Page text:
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Shoppers Spend, Retailers Rejoice On the Day After Thanksgiving

The news was good for many retailers early in the holiday weekend as enthusiastic consumers took to stores in droves the day after Thanksgiving and bought at a higher rate than last year.

Still, bad weather in the Northeast and Rockies yesterday threatened to minimize the overall weekend tally. Final results for the weekend will be in later this week.

ShopperTrak reported sales totaling $8 billion for Nov. 26, the day after Thanksgiving, up 10.8 percent from the same day last year. Visa USA said sales on Visa credit and debit cards surpassed $4.1 billion the day after Thanksgiving, a 15.5 percent gain from last year.

Enthusiastic seemed to be an understatement in describing the zeal with which some consumers hit heavily promoted sales early on Black Friday, the day that retailers’ accounting books traditionally shift from the red to the black. Shoppers began lining up at 4:30 a.m. outside the Atlantic Center Mall Target in Brooklyn and rushed the door, breaking it down, when the store officially opened at 6 a.m., according to a report in the New York Post.

U.S. consumers are expected to spend more on gifts this year than they did last year, according to a survey of 1,018 adults commissioned by the International Council of Shopping Centers. Respondents said they would spend $703 on average this holiday shopping season, more than the $636 they cited last year. Early predictions are that electronics will be a top-selling category.

After several years of mediocre holiday-season sales, some retailers downplayed Black Friday’s importance this year. Basing the entire season’s performance on one day is tricky, a Wal-Mart spokesperson told CNN/Money last week. The chain decided not to release sales figures for the day after Thanksgiving this year, saying its customers are doing their holiday shopping closer to Christmas.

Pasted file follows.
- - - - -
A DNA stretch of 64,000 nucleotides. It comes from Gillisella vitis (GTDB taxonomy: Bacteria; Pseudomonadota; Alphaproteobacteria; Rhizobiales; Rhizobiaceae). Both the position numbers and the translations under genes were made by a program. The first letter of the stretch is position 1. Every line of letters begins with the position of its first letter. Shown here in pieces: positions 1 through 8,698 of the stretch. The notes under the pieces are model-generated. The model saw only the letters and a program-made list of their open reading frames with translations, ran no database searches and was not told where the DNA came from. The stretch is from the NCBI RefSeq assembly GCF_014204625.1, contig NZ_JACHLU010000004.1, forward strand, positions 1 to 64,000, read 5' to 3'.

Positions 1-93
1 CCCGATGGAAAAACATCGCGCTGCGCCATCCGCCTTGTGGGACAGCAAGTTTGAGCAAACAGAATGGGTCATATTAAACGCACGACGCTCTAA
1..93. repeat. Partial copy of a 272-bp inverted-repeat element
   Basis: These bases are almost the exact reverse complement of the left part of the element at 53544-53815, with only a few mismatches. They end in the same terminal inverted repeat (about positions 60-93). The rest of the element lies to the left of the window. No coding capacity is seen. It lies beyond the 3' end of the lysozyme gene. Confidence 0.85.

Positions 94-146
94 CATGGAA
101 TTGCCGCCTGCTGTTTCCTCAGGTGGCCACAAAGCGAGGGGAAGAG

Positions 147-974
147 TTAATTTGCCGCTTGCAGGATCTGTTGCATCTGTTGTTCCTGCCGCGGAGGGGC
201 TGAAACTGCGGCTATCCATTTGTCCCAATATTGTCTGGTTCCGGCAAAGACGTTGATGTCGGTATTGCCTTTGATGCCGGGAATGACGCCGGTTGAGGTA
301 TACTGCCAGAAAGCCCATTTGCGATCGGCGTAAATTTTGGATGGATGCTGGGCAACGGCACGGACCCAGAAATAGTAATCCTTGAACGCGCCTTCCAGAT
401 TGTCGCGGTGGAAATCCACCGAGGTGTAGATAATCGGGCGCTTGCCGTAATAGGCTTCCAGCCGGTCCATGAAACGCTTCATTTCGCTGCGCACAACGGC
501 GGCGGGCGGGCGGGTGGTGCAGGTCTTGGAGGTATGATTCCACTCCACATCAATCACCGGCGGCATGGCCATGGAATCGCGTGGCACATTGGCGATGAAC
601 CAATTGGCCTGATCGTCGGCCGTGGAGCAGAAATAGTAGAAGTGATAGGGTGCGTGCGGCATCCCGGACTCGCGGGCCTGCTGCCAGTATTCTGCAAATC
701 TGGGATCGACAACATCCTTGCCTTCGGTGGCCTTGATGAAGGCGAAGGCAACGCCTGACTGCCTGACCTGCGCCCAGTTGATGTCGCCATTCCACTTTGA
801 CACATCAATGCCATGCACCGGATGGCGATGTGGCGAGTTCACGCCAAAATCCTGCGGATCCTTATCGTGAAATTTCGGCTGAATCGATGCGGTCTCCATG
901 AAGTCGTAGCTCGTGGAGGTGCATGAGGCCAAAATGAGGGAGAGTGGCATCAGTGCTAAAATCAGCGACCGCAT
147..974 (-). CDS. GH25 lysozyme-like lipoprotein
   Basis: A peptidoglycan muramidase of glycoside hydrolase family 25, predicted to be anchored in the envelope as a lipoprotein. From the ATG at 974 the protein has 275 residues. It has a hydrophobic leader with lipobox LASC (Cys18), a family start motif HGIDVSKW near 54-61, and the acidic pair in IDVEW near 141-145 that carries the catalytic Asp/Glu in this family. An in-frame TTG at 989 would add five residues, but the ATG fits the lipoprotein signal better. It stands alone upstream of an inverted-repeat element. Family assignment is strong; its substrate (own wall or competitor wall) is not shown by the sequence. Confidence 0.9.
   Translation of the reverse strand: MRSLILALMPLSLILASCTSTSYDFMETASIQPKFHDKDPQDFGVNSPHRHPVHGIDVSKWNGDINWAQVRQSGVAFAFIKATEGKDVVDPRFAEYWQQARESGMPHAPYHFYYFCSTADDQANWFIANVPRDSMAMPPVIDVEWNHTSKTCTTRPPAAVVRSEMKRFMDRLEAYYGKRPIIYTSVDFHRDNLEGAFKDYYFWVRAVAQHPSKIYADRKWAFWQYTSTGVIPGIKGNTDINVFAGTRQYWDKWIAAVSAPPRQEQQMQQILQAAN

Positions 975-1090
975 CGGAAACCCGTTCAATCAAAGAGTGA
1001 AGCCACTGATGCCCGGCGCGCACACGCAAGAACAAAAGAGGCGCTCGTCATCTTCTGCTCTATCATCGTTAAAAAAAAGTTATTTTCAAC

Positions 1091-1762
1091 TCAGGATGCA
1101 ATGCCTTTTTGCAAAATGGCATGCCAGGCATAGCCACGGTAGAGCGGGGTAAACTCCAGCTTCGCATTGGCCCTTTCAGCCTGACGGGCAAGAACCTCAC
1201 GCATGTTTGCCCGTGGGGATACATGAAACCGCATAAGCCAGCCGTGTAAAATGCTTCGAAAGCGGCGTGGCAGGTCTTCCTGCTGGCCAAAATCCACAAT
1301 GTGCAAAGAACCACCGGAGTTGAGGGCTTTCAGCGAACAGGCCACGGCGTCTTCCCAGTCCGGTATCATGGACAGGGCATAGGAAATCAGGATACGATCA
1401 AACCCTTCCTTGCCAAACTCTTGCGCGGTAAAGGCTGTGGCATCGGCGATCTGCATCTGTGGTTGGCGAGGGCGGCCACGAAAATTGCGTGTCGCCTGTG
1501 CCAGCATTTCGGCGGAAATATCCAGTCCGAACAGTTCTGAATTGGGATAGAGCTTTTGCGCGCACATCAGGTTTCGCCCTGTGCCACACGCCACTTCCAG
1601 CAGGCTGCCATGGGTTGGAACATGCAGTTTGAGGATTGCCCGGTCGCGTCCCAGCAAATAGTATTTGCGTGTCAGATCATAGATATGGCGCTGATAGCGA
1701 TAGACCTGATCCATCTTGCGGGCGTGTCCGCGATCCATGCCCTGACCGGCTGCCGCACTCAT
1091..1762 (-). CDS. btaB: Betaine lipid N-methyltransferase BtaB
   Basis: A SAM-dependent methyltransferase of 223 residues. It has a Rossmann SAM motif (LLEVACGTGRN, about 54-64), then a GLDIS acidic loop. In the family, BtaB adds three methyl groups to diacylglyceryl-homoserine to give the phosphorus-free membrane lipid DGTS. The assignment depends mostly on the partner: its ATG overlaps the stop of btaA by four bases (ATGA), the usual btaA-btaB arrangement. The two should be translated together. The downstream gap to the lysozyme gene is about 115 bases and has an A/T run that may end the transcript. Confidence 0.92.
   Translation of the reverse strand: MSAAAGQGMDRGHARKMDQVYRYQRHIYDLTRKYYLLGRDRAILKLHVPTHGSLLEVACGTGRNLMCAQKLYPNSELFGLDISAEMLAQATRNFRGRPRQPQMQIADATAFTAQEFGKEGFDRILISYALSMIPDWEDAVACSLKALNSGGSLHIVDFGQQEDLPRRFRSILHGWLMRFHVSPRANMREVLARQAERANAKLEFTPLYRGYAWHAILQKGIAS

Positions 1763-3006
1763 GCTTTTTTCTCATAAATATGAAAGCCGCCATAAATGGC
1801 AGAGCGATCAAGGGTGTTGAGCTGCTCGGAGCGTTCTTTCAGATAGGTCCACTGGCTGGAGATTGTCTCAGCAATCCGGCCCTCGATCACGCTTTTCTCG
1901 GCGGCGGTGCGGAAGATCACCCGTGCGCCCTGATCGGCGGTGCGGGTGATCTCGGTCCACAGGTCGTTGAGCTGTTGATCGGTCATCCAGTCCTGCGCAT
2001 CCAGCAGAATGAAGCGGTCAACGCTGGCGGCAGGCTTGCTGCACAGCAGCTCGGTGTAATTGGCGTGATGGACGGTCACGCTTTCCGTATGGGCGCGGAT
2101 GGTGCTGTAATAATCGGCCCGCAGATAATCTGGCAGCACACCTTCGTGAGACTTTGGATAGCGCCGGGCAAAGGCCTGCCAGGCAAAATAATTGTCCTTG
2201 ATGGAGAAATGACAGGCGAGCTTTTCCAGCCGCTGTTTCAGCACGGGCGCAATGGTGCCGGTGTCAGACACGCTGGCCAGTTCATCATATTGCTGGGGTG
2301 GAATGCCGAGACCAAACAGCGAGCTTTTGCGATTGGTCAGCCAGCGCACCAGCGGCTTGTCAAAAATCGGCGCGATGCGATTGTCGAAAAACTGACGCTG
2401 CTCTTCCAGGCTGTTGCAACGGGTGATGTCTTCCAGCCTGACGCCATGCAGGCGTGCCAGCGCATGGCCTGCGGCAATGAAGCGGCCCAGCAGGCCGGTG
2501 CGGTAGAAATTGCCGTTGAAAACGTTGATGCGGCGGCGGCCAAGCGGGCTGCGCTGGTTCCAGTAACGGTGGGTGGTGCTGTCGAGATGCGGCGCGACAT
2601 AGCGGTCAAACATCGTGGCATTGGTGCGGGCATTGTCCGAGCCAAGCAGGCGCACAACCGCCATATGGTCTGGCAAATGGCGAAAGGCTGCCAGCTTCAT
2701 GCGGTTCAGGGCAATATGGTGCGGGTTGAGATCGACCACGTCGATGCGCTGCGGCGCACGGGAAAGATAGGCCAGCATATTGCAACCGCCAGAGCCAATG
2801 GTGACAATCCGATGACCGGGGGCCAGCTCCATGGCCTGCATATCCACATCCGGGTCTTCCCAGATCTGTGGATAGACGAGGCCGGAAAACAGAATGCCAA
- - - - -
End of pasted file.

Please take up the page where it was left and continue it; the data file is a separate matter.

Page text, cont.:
On Saturday, Wal-Mart lowered its sales estimates for November and now expects to report a 0.7 percent increase in same-store sales for the month. It previously projected a 2 percent to 4 percent gain. The chain cited a decline in customer traffic toward the end of the week that ended Friday as a reason for revision.

Wal-Mart and Sears are among the retailers trying to turn the spotlight on growing Internet sales this holiday season. Last week, Wal-Mart offered “Thanksgiving Week Online Specials” not available in stores and good only through Thanksgiving Day. Sears.com gave early access to day-after Thanksgiving values on Thanksgiving Day to online customers.

Results from Visa for November bear out analyst predictions that Internet sales will rise this holiday season. Since Nov. 1, e-commerce sales using Visa credit cards have expanded 32 percent, the company said.

As many as 98 percent of polled merchants anticipate online sales to rise this holiday season, according to the 2004 Shop.org/BizRate.com Online Holiday Mood Study.

The busiest day for online shopping likely will occur in the Dec. 13 workweek, according to Atlas DMT’s annual holiday shopping study. Mondays are the busiest online-shopping day as consumers shop in stores on the weekend, then log on to comparison-shop on Monday. Weekdays from noon to 3 p.m. EST are the most active online-shopping times during the holidays.

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